Kenya fintech company Eclectics International has developed and deployed a proprietary Shared Agency Banking Platform in Uganda.
Started in May 2018 as an initiative between the Uganda Bankers Association and Bank of Uganda, the initiative aimed to expand financial inclusion by extending financial services to the under-banked and unbanked population, mostly in the peri-urban and the rural villages.
This effort saw the number of bank account holders in Uganda increase from 7.4 million in 2017 to over 13 million by January 2021.
The Shared Agency Banking Platform has since been recognized by the IFC and the World Bank as a first in Africa.
It has also been rated as the Best Regulated Agency Banking Platform in the continent.
What is shared agency banking?
Shared agency banking is the use of technology to enable the banked, under-banked and unbanked population to access financial services using a shared platform.
In this case, instead of each bank in Uganda deploying their own exclusive agency banking platform, they opted for a shared platform.
And why is this important?
Well, financial inclusion still remains a key challenge in Africa.
Agency banking enables banks to extend their services affordably through a branch network of authorized agents.
This eliminates the key reason most of the unbanked rural populations do not have an account.
In Uganda, the Eclectics Agency Banking Solution now powers over 1 million monthly customer transactions of more than USD $160million monthly.
These include cash deposits, withdrawals, bill payments, school fees payments, social security, and local remittance fees.
An application is installed in one central place and uses common physical infrastructure (servers, power, network, and devices), which in this case, the POS terminals, or mobile phones are used by bank agents distributed across the country.
This implies that any bank customer from the 24 commercial banks in Uganda can visit any agent and enjoy financial services such as cash deposits, cash withdrawal, account opening, transfer of funds, cash bill payments among others.
Each of the 24 banks has an agent banking transaction and system monitoring portal, executive dashboard, analytics, and comprehensive reports.
Through the Development Partner FSD Uganda, 15,600 agents were rolled out across the country.
Contrastingly, there were only 546 bank branches in Uganda in 2017, and the banking sector employed about 11,000 people, then.
The agents attend frequent workshops and trade show camps across the country where they are trained how to do banking on behalf of the banks, treat customers, and manage risks.
According to Eclectics, the firm is working on the next phase, which will entail rolling out micro-insurance, merchants’ ability to pay using electronic money, and local remittances.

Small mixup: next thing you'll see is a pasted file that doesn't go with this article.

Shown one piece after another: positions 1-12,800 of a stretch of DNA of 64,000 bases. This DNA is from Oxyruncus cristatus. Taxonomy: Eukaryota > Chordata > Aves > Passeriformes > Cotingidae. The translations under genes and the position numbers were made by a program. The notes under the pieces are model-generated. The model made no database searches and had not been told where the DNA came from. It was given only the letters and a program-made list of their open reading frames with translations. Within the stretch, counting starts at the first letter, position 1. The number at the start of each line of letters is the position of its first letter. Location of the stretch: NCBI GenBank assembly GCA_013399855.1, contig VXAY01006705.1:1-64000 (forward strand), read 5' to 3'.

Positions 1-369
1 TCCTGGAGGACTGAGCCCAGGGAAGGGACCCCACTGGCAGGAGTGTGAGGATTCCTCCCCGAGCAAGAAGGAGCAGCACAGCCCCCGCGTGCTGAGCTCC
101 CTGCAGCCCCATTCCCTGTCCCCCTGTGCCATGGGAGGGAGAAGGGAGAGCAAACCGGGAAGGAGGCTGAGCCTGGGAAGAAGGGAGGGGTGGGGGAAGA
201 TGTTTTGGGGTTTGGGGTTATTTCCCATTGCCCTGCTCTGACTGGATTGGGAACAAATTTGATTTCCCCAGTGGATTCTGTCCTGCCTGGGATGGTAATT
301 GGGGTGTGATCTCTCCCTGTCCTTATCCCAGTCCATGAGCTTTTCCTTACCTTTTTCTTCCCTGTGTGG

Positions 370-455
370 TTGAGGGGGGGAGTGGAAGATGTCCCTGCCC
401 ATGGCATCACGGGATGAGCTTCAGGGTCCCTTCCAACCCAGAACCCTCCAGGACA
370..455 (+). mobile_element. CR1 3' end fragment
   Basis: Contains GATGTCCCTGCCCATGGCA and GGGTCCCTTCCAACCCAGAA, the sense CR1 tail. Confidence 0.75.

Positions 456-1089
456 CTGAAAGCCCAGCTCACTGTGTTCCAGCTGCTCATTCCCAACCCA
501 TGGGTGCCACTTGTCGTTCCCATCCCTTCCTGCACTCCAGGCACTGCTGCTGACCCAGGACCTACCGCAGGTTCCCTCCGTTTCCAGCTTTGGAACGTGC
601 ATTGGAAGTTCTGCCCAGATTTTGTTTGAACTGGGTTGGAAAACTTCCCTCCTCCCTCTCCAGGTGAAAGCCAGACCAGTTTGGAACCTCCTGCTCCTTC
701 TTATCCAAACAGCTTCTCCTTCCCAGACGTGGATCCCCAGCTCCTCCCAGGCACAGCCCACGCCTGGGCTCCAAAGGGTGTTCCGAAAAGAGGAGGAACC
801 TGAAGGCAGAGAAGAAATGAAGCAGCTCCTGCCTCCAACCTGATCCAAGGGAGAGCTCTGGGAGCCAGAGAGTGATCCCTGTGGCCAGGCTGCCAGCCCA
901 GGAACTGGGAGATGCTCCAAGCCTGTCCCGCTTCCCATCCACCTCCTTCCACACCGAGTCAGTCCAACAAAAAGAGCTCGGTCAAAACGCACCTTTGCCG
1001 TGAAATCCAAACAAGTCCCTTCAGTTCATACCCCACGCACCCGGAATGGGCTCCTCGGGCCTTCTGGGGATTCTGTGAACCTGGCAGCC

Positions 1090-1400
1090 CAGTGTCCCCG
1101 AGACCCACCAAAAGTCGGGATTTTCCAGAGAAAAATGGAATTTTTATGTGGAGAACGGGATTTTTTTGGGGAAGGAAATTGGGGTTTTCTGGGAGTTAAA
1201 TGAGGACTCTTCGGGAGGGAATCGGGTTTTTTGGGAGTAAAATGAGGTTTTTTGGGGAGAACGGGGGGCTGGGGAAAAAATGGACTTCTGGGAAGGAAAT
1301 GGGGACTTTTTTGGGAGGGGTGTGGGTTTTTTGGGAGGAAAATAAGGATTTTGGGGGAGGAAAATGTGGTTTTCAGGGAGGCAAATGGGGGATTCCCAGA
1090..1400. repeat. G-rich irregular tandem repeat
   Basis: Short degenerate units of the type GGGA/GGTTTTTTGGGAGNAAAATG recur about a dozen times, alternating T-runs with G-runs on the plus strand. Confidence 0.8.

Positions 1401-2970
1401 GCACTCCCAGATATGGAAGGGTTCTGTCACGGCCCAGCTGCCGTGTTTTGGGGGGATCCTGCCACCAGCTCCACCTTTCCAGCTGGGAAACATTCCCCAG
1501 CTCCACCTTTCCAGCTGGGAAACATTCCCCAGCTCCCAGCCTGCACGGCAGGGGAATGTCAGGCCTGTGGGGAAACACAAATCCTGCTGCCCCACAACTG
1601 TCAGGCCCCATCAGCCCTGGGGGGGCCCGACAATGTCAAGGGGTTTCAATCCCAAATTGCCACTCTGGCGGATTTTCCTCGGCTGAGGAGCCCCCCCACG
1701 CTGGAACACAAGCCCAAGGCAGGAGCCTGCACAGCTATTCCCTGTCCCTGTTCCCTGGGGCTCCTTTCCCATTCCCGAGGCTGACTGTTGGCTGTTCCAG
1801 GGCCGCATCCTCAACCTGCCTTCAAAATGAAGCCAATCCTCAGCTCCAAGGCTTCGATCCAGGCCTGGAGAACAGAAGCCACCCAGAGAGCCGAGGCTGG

At the same time, accessing the elderly, and refugees and enabling them to do banking without having any education or any need for technology or National ID by using biometric and QR payments for those that want to make payments in the platform is also key.
How about a shared platform in Kenya?
Eclectics says Kenya, Rwanda, GIM-UEMOA region that hosts eight Francophone countries in West Africa and Zambia have expressed interest in the system.
And what can these countries do to allow a seamless adoption of a shared banking platform?
Firstly, they need to have a common expectation of the platform to reduce time and effort spent being audited by individual banks.
The banks could select an independent audit firm that would represent their interests.
Secondly, they should eliminate the receipting requirement for bank agents, which is mandatory in some countries. Telcos, however, do not require receipting, that is, physical receipt.
Therefore, a Safaricom’s M-PESA or Airtel Money agent will use a basic phone, but bank agents must use a POS terminal with physical receipts.
This is a barrier to the number of POS terminals that any institution can roll out.
A phone that costs KES 5000 versus a terminal that costs about KES 50K is equal to 10 times the cost of laying infrastructure.
Just to give you a highlight, the overall project was to integrate the Shared Agency Banking Platform with the Core Banking Systems and switches of each of the 24 banks.
Integrate to almost a similar number of Card Management Systems and integrate also to the Telcos.
In each of the four Telcos, we had to integrate with their; USSD platform, mobile money cash in & cash-out, which are two different APIs, SMS among other services they offer.
In addition to more than 20 billers in the country’s government systems. Even if we had a near-ready product, the biggest job was the integration, which is part of the onboarding in any bank.
Remember some of these banks are multinationals.
They rely on international standards to allow any of their data or systems for any of their customers who use their platforms.
Paul Mbugua, the Group CEO and Founder of Eclectics International